On Oct. 5, 2013, the football team will pack onto a plane and take only its third trip in 137 years to California.

In 2011, after considering five West Coast programs to compete against in 2013, Yale decided to schedule California Polytechnic State University, or Cal Poly, for its one game out of the Eastern time zone. The game will be one of the earlier games of the season for the Bulldogs and will provide tough competition, a supportive atmosphere, a chance for recruiting and, to top it off, just plain fun.

“It was one of the things Coach Reno made me aware of when I was being recruited,” quarterback Logan Scott ’16 said. “It’s really good competition out in California.”

As a Woodland Hills, Calif. native, Scott played high school playoff games in Cal Poly’s stadium both his junior and senior year.

The Mustangs have gone 8–2 this season and have started the season with a seven-game winning streak that earned them a No. 19 national ranking in the NCAA FCS Division.

“Seeing strong out-of-league games always makes us better,” said defensive end Beau Palin ’14, who is also from California.

But playing a game in California is more than just one season’s worth of preparation for the Bulldogs — it is preparation for the future. Twenty-two of Yale’s 94 rostered football players are Californians. With that much talent coming from the Golden State, Yale is hoping to create more of a presence among Californian athletes, many of whom generally look to play for local schools as opposed to in the Ivy League.

More importantly, if Yale wants the edge over Harvard, it cannot let the Crimson have a larger presence in the state. This year, Harvard beat San Diego in its first game of the season. San Diego is the same team Yale matched up against in its only other trips to California, splitting the two games — winning in 1999 and losing in 2005.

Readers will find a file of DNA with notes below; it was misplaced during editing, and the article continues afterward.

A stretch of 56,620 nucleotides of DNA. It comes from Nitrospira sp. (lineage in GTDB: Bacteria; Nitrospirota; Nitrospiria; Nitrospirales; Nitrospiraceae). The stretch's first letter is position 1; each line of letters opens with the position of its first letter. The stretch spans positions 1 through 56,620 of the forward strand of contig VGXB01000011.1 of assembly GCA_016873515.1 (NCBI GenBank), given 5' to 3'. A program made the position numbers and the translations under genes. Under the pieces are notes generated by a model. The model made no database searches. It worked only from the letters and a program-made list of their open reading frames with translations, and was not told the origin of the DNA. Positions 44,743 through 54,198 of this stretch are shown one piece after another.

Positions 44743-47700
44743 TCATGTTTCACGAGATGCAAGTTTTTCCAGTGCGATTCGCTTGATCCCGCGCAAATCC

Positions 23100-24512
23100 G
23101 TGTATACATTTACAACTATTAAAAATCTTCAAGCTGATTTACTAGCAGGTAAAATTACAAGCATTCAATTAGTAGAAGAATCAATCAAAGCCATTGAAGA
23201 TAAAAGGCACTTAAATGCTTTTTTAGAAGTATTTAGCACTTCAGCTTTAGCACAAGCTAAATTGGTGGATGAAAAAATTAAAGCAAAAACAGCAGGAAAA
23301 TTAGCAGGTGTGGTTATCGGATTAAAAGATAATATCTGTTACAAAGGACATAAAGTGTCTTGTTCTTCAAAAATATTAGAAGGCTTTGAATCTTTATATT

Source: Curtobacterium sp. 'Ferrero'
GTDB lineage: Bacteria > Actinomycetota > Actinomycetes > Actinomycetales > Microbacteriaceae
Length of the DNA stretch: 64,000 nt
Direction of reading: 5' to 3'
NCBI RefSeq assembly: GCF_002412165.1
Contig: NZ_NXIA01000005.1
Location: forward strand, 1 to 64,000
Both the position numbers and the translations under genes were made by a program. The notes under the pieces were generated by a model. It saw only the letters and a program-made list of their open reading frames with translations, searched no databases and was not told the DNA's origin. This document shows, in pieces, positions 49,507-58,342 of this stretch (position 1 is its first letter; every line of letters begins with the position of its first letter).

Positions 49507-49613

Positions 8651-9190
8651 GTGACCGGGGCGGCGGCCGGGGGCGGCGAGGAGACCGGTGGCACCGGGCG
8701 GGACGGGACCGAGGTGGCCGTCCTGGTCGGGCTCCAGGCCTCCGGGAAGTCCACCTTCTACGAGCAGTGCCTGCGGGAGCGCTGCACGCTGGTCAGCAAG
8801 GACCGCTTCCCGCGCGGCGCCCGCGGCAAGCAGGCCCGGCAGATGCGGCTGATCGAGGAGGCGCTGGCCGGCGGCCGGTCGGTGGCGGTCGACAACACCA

With so many players from southern California, Palin and Scott said the Bulldogs will not have trouble drawing a crowd.

“Hopefully, I’ll have tons of friends and family make it to the game,” Scott said.

Palin, whose father played quarterback for Stanford, also said he has family in the area.

While competition and support of fans on the road will help build Yale’s football program, the trip will also give the team one of the less obvious keys to a successful season: fun.

As the fall chill rolls into New Haven, the football team will be playing and preparing in summer weather.

“I’m really excited,” Palin said. “You spend time with your best friends, hang out and play a great football game. Plus, you get fed really well.”

Palin and Scott said they have enjoyed traveling with teammates on buses to games and think flying together across the country will be even more fun.

While the sunshine of San Luis Obispo may be an alluring thought, the Bulldogs have bigger things on their plate.

“I haven’t looked too far ahead,” Palin said. “I’m focused on The Game.”

The high in Cambridge is expected to be 48 degrees Fahrenheit on Saturday.